Richard Lee Retrospective at Featherstone: The Man, The Art, The Life

Island painter Rez Williams at Featherstone's Richard Lee retrospective.
Photo by David Welch

Island painter Rez Williams at Featherstone's Richard Lee retrospective.

The opening party on Sunday, September 15, at Featherstone Center For The Arts, presenting the work of Richard Lee, had everything on display from the man’s world — his paintings and his masks on the walls, his enormous circle of friends and admirers in the rooms and on the deck, and the show’s curators, his wife Claudia Canerdy, and his son, 29-year-old son Hudson Lee, on hand for one of the largest turnouts in the gallery’s history.

Everything was in place but the incandescent Richard Lee himself, who died at the age of 79, in June of 2012.

The incandescence lives on, however, in his work and friends’ memories.

Anna Edey of West Tisbury recalled his non-stop creativity, combined with uncanny attention to the details of his daily life. “He would first serve you some heavenly dessert and invite you into his studio where you’d watch him paint a faux-marble frame for the painting he’d just finished that morning, and from time to time he’d pick up a Hand Vac — everything around him was always scrupulously clean — while he carried on a conversation with you.”

Alan Schweikert of Oak Bluffs said he first met Mr. Lee at the artist’s small studio in Vineyard Haven. “His obsession at that time was painting sneakers.”

Obsessions were his stock-in-trade, running the gamut from collecting puka shells in Hawaii, painting mounted moose heads, crafting furniture and frames, daubing faux-everything facades, to gardening and, when Hudson was a toddler, maintaining a key membership in an otherwise all-mommy baby group.

About this era, Mr. Lee’s friend Joanna Fairchild recalled that he stocked his family home with more stuffed animals than she’d ever observed under a single roof. “It made me see how passionate he was about this new phase in his life — fatherhood.”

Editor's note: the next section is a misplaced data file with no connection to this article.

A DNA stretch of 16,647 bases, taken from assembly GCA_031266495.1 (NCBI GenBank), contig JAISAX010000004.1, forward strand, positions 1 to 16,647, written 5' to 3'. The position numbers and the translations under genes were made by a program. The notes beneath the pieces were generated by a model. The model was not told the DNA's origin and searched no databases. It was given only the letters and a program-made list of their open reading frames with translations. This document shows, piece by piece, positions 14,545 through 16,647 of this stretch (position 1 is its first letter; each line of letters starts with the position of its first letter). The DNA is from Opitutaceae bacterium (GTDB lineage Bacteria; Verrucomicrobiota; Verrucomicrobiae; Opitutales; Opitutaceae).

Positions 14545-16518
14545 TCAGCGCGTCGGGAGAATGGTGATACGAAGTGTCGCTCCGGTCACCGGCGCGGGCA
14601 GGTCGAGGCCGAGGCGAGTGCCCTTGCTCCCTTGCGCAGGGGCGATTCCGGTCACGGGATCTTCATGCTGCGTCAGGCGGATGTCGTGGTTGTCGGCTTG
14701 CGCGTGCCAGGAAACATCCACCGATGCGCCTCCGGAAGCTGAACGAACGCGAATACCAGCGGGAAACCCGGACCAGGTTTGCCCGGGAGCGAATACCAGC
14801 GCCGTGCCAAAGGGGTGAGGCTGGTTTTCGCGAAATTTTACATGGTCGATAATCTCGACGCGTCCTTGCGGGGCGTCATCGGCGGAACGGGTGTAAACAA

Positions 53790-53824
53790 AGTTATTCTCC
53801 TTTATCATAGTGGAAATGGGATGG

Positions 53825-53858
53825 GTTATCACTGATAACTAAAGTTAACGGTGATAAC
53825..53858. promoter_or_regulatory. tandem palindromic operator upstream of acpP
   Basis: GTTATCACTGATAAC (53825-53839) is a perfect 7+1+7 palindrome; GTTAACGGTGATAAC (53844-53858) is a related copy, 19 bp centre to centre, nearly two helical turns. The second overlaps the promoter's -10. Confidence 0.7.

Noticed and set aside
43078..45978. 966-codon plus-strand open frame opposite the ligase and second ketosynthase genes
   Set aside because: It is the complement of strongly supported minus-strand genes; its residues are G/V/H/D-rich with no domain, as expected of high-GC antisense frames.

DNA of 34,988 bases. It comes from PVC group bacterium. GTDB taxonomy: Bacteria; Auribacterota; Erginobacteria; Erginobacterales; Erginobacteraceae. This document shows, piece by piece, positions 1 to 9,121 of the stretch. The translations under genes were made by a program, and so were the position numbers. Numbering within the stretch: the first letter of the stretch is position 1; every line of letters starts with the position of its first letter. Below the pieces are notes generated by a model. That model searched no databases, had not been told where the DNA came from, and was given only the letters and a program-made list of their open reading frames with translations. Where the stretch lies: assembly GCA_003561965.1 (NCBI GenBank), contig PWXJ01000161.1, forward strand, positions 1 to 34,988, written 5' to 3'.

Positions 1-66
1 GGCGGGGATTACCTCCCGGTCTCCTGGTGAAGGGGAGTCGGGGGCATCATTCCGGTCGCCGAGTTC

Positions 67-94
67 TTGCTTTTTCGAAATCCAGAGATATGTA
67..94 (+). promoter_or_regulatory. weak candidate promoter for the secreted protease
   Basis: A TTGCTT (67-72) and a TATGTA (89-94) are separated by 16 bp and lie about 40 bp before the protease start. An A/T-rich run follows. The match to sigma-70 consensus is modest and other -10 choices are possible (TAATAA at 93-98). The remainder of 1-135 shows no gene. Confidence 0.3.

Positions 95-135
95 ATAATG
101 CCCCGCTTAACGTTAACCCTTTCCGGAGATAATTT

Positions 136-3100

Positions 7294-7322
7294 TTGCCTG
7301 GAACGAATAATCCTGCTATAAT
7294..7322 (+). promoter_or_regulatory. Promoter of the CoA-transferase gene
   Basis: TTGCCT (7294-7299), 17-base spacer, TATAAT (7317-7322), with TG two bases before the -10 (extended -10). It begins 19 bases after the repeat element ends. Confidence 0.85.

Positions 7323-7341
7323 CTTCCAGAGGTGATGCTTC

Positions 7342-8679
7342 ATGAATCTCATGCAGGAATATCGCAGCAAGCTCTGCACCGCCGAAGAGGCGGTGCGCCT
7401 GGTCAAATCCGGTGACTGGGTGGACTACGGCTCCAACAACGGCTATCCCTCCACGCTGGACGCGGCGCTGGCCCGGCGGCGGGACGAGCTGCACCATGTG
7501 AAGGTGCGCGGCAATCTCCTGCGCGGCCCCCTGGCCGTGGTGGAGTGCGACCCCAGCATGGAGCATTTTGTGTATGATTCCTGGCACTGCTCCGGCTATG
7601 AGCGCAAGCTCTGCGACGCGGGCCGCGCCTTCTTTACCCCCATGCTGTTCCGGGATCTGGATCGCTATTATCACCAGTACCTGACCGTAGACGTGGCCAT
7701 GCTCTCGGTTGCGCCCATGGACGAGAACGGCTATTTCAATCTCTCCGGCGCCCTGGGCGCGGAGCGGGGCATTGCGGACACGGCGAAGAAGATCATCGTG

I met the artist on Alan and Lucinda Schweikert’s deck in Sengekontacket in the early 1980s. He regaled the gathered folks with a story from the previous night, when he dressed in ceremonial white robes and one of his feathered, scary-demon masks. He trekked from his house off Christiantown Road to the vision pits in the nearby ancient burial grounds where he planned to commune with the spirits of long-ago shamans.

Now, imagine Richard Lee, lanky with long, faded blond hair, gestures disclosing his original career in dance, a voice and affect like an American Peter O’Toole, as he told the group on the Schweikerts’ deck:

“It was close to dark when I got to the little church, but at the same time a car pulled into the lot, and four tourists got out. I knew if they saw me in that lonely place, it would scare the daylights out of them, so I backed up tight against the wall. I stayed very still. When I do that, I become invisible.”

From that moment forward, I became another of Richard Lee’s devoted fans. Whenever I ran into him, I drew near to soak up his imagination, and to bask in his love of life.

Singer and artist Suesan Stovall said Richard Lee was always supportive of her work. On all the many occasions that she visited the cathedral-sized studio built onto the original cozy cabin, Ms. Stovall would find waiting for her two or three rows of ephemera he’d saved for her — both artists packed their work with found treasures. Then they climbed into Richard’s car to hunt for more dribs and drabbles in antique shops and flea markets.